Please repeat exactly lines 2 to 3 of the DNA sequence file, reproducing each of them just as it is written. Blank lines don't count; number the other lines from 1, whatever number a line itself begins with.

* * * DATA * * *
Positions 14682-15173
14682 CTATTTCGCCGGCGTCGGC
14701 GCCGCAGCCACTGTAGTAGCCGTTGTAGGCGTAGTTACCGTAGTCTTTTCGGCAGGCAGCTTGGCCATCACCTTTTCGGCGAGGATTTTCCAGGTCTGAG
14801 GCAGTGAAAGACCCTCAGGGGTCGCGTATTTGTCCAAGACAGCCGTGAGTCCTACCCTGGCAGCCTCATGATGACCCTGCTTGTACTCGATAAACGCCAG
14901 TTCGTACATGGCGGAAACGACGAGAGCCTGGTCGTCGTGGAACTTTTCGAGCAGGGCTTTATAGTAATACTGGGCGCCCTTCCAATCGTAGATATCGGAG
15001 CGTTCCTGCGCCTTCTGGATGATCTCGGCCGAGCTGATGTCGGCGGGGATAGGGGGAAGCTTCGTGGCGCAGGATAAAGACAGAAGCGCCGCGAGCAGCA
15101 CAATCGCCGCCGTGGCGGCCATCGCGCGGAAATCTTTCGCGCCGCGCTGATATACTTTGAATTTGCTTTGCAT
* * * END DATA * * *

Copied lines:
14682 CTATTTCGCCGGCGTCGGC
14701 GCCGCAGCCACTGTAGTAGCCGTTGTAGGCGTAGTTACCGTAGTCTTTTCGGCAGGCAGCTTGGCCATCACCTTTTCGGCGAGGATTTTCCAGGTCTGAG